What is a Tiny Home?

Image via Dwell

Tiny homes are generally thought of as a small house, typically under 600 square feet.


Tiny houses usually range between around 60 and 400 square feet. You could possibly extend this range up to around 1000 square feet, but doing so would lead you into the territory of small houses. As a general rule of thumb, many tiny houses are around the 200 square foot mark (The Tiny House).

How Much Does a Tiny Home Cost? 


Image via Dwell

 The average cost of a tiny house is $30,000 – $60,000, but a tiny house can cost as little as $8,000 or up to $150,000 (Rocket Homes)

1. It's typically cheaper to build a tiny house than to buy one:


  • DIY-built tiny house: $35,000 to $45,000.

  • Tiny house built by a reputable builder: $50,000 to $70,000.

  • Custom-built tiny house: $80,000 to $100,000 (Pad Tiny House).  

2. The cost of building a regular-sized house is around $290,000.

3. According to Business Insider, zoning laws for tiny houses can be strict and some require you to own the land where your tiny house is parked

4. Tiny homes typically do not appreciate, but they can be a great housing option depending on your lifestyle 

Quick Facts:

Benefits of Tiny Homes

Reduced Bills

Less space+ less energy= savings

Less Cleaning

Tiny homes can be kept tidy easier

Less Clutter

Tiny homes allow you to keep only the essentials

Higher Quality of Life

Less stuff allows you to focus on what's important

Less Carbon Footprint

Tiny homes use less energy and create less waste

No Mortgage

Many tiny home owners do not need mortgages, saving them thousands of dollars in interest

More Flexibility

Tiny homes can be moved if they are not cemented, which means you are not limited to one area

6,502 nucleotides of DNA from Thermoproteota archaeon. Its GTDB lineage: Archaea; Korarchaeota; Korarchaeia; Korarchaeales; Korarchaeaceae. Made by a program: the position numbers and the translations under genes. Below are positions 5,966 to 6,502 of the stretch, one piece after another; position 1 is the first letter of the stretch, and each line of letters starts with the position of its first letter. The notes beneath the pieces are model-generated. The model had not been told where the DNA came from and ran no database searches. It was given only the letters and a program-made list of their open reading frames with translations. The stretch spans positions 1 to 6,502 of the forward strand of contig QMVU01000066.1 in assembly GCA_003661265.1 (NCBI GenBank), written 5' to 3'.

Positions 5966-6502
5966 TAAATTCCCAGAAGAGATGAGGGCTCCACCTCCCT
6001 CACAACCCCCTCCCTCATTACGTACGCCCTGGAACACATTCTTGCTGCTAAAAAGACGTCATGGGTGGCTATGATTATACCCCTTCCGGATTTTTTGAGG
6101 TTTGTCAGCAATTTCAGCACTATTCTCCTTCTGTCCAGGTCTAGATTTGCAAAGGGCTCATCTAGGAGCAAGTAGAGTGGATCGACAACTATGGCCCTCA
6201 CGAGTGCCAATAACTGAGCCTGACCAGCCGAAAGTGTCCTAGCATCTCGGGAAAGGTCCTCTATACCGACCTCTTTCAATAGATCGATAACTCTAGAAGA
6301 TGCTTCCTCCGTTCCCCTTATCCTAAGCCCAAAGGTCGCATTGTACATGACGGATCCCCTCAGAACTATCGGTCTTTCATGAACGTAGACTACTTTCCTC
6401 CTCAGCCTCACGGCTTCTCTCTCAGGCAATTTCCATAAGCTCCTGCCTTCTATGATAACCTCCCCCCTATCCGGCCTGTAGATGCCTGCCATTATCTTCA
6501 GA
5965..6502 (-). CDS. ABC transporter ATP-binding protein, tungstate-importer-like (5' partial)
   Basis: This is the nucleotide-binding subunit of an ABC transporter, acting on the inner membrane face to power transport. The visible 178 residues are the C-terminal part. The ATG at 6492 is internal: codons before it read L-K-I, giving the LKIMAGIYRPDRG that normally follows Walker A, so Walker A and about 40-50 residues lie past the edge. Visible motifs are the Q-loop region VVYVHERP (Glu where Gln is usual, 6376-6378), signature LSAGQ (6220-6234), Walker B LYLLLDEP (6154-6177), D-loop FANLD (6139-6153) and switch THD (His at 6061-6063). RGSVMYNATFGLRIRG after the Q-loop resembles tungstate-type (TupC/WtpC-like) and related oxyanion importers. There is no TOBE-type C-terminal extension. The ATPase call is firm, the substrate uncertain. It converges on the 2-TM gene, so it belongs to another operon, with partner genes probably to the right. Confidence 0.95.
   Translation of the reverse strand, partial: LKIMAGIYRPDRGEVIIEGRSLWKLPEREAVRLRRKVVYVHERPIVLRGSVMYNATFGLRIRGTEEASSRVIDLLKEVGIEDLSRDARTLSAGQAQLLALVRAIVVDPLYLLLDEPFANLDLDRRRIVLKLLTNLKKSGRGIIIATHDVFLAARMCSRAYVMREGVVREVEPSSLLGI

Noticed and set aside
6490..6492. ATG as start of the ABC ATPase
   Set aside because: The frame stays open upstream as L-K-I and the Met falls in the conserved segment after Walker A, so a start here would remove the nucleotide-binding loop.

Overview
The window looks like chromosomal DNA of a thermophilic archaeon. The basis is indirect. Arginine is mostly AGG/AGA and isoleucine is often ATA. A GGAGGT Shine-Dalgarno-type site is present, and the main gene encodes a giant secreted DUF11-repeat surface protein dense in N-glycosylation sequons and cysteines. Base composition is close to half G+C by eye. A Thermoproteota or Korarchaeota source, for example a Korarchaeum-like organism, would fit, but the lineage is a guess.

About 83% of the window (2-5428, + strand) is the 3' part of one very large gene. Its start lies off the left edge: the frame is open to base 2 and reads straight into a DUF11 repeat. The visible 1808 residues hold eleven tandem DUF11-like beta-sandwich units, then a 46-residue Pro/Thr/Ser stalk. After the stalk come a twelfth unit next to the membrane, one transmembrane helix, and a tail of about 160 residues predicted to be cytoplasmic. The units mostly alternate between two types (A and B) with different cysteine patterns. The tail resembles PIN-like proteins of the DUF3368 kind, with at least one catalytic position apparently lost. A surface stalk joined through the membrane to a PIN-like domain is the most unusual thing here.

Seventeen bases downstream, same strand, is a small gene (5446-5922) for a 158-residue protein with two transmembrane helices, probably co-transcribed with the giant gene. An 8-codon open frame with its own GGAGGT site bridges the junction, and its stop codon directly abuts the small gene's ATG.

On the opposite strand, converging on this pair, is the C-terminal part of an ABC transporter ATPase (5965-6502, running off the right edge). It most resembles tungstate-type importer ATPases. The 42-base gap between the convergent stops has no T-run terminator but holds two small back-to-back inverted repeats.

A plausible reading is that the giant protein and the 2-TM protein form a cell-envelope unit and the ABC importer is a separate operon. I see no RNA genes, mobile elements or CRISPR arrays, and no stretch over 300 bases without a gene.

Flexibility with Design

With smaller square footage area, renovations and upgrades are cheaper

Connection to Nature

Tiny homes promote connection to a simpler lifestyle, with less focus on materials


Image via Teeny Abode

Did You Know?

Tiny houses are not mobile homes 



Tiny houses are built to resemble a natural home a quality that is not installed in mobile homes. They are properly insulated and are generally far better than the traditional homes. As a result, they facilitate more savings on energy that could be used in heating and cooling.

Ala Köl, the most recent design imagined by Tiny House Baluchon for a couple who frequently travels, is built with black aluminum, cedar, and glass.

What Else Should I Consider?

Image via Node


Although you will have a lower carbon footprint and save money living in a tiny home, it's important to consider if a tiny home will fit your lifestyle.


Are dinner parties or having guests over a priority? How can your tiny home allow you to continue these? 


Is your job flexible with moving? Would you require being close to a grocery store or market?


How can your home be designed to accommodate your four-legged friend? 

Zoning Laws

What are the zoning laws of the area? Are tiny homes allowed in the area?

This article shares some more points 

Tiny Home Checklist


Image via Dwell

1. Consider your lifestyle and priorities and determine whether tiny living is a good fit. How do you want your home to look like?

2. Decide if you will build or buy your tiny home and explore land options (do you need to buy or rent land?)

3. Explore financing options. Making a budget for expected monthly costs (utilities, land costs, storage unit if necessary) 

4. Compare building options if you will build (link in FAQ), or explore building plans for your home

5. Have fun designing and personalizing your tiny home!

                     Find Container Homes

Built in 2019, this tiny house was up for sale in the Pacific Northwest near Portland, Oregon. The home is 31-feet-long, 8.5-feet-wide and features a contrasting facade of natural cedar and painted board-and-batten siding.